U.S. could revoke Canadian reciprocity agreement 'imminently'

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U.S. could revoke Canadian reciprocity agreement 'imminently'

Canadian exporters could soon lose their preferential treatment in the U.S. market if their government fails to establish a suitable payment protection program, and a large number of exporters could potentially go out of business as a result. bbc sq

Currently, Canadian exporters who ship produce south of the border are protected through the U.S. Department of Agriculture's Perishable Agricultural Commodities Act (PACA) trust protection if a U.S. buyer refuses or is unable to pay their bills.

However, the protection does not work the other way round, and due to a limited and inadequate protection system in Canada, U.S. suppliers are said to be losing US$10 million annually through Canadian buyer insolvency.

Although Canada did establish a Bankruptcy and Insolvency Act in 1985, it is said to be too complicated for many in the produce industry to access.

Canada-based vegetable producer Red Sun Farms CEO Jim Di Menna said his government had been attempting to establish a protection system similar to PACA for a while now, but progress had been slow.

"We've been working on this project for a number of years and we feel that we're getting there, but I don't know if we're getting there fast enough to stop the U.S. from taking away Canadian producers' access to PACA," Di Menna told www.freshfruitportal.com.

"We've been working on it hard - we've been trying to get our government to react quickly."

"They put a special protection for suppliers of perishable products in the Bankruptcy and Insolvency Act in Canada, but the conditions make it so difficult and complicated to access that it really doesn't fit the need for importers into Canada, as well as producers within the country."

Canadian market impacts

The potential consequences for Canadian companies should they lose their special privileges under PACA - if they continue to trade with the U.S. - are huge, as one bad payment default could see them go out of business.

Canadian Produce Marketing Association (CPMA) president Ron Lemaire explained that whereas now exporters in the country only had to pay US$100 to PACA to file a claim, if they were no longer protected by the payment system they would have to pay a bond of double the value of the claim.

"So let's say, if it was a US$50,000 claim, with the loss of reciprocity they would have to post the bond of US$100,000 plus the US$100 fee to admission," Lemaire said.

"This would mean that producer would be out US$150,000 in tied-up capital while they wait six months for the dispute to work its way through the system. And that would be for one claim – they could have multiple claims."

Lemaire went on to say the big challenge as he saw it was that around 75% of Canadian fruit and vegetable companies made average annual sales of less than CAD$85,000 (US$76,800), and so paying such a large bond may not be possible for them.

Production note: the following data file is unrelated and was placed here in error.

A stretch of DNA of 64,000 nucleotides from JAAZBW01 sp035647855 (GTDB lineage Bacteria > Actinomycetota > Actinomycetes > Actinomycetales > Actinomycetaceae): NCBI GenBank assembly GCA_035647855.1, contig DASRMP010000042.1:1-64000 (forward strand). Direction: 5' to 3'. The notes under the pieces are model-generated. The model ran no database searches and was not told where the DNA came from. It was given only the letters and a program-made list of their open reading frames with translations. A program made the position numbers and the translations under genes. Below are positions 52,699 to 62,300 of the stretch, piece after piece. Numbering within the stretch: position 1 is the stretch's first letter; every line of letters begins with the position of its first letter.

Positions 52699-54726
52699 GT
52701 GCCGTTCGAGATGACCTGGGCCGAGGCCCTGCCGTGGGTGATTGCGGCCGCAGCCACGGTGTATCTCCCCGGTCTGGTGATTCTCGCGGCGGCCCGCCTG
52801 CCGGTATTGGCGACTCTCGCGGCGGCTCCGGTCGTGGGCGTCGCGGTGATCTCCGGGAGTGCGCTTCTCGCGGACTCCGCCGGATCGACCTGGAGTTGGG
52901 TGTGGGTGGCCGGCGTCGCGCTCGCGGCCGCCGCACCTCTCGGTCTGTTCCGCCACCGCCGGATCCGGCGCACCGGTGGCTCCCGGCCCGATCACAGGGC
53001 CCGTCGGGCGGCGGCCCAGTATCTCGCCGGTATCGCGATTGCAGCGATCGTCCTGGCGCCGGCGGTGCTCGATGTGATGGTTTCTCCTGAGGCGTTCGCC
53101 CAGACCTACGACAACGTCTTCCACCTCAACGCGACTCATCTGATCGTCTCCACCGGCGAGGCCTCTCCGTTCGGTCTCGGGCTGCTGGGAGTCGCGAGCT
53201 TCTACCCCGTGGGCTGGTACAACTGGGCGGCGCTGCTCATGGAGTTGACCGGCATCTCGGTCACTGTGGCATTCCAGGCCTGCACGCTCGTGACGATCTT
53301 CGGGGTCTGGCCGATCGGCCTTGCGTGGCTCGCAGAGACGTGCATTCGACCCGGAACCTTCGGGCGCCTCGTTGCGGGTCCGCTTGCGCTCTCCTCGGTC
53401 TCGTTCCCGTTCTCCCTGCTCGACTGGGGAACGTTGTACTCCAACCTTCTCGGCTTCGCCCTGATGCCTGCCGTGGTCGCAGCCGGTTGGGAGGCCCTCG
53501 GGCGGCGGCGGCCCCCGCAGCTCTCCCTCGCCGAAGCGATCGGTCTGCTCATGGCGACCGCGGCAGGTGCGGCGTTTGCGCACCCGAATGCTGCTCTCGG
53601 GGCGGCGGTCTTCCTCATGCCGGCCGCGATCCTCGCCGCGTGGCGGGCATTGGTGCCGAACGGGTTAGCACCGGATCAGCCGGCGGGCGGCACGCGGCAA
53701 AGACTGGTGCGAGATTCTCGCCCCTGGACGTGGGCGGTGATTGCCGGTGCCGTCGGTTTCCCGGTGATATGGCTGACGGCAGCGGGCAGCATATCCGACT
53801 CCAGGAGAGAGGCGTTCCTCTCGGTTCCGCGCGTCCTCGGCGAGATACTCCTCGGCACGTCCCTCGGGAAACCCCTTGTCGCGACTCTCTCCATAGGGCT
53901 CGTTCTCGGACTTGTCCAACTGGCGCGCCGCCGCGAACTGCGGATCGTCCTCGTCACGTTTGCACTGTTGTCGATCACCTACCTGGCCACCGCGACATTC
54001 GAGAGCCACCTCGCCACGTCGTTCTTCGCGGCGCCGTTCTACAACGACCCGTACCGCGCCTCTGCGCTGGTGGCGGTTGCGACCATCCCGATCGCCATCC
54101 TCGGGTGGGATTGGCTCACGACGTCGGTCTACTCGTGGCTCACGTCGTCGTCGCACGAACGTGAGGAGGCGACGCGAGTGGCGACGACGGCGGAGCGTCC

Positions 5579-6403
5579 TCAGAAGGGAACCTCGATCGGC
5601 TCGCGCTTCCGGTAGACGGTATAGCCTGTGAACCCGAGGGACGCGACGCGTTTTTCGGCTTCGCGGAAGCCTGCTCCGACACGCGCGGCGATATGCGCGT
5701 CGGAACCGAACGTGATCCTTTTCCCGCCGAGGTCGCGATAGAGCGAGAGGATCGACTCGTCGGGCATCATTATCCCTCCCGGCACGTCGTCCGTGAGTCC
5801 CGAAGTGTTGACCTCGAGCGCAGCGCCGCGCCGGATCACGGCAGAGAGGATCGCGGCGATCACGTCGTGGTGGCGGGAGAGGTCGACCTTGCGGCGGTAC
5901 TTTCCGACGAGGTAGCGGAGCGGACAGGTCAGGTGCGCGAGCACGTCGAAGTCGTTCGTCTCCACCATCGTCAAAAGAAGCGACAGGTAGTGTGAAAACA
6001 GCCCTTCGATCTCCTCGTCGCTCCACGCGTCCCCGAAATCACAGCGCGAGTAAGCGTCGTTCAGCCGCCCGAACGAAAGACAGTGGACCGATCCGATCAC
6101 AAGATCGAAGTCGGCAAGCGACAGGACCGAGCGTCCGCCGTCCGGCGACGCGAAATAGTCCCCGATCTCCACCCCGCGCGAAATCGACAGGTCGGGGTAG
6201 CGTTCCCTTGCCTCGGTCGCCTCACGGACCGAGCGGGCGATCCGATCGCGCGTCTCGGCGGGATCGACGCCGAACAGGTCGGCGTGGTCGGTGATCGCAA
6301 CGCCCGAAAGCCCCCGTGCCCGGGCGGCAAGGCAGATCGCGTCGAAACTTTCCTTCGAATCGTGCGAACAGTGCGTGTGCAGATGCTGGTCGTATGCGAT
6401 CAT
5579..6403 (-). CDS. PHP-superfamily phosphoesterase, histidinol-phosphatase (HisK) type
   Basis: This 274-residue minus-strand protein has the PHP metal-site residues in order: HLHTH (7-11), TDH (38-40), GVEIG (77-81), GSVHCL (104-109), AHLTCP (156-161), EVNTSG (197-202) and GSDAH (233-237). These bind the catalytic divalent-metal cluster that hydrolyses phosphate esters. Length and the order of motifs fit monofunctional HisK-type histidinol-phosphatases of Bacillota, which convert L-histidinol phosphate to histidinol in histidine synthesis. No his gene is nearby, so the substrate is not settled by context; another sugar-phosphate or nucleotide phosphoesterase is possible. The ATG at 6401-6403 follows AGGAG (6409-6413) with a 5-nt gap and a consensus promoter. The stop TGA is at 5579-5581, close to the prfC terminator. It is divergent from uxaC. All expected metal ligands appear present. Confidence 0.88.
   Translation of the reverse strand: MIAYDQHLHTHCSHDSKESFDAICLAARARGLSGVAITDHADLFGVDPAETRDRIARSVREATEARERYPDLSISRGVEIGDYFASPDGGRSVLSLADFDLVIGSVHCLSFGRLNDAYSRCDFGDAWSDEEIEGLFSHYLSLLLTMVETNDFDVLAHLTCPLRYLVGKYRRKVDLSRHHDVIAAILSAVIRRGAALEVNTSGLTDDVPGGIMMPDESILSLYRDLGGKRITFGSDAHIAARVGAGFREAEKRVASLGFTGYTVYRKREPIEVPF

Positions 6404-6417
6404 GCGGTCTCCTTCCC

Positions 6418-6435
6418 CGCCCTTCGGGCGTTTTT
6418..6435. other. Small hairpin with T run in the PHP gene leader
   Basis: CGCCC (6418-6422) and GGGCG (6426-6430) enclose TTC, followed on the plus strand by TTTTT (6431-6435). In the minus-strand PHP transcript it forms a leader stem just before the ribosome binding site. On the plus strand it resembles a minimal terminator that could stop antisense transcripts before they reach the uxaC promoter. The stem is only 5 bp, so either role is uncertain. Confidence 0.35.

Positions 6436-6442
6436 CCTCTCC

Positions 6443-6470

"You're going to have many where it's just not viable for them to do it, because they need to pay loans on their farms or whatever costs they have to keep crops in the ground," he said.

"We will see an impact in the Canadian market."

Lack of political will

Lemaire added the special privileges could be removed 'imminently' and easily by the U.S. government, given that reciprocity between the U.S. and Canada was not clearly established in any regulation.

"In the US it's not in any regulation or law that says Canadians have reciprocity – it's not in a trade agreement," he said.

"So basically, all it would take is a letter from the Secretary of Agriculture to the Prime Minister or Minister of Agriculture saying 'we are revoking reciprocity because we do not have equal treatment for our U.S. shippers to Canada'. It can be that simple."

In order for Canadian exporters to not lose their special privileges within the U.S., Lemaire said the Canadian government would have to establish political will to address the issue quickly.

"The frustration on both sides of the border is due to that lack of political will," he said.

"There needs to be a political will to take this issue over the finish line and actually create a tool within our Bankruptcy and Insolvency Act, or a new regulation which could support the creation of a PACA-like trust in Canada.

"It can't be perfectly identical - we have different regulatory models and structures - but the FPA [Fresh Produce Alliance] has provided enough information to the federal government in Canada to demonstrate that there is a viable solution - it just needs the political will to be pushed forward through parliament."

Photo: www.shutterstock.com


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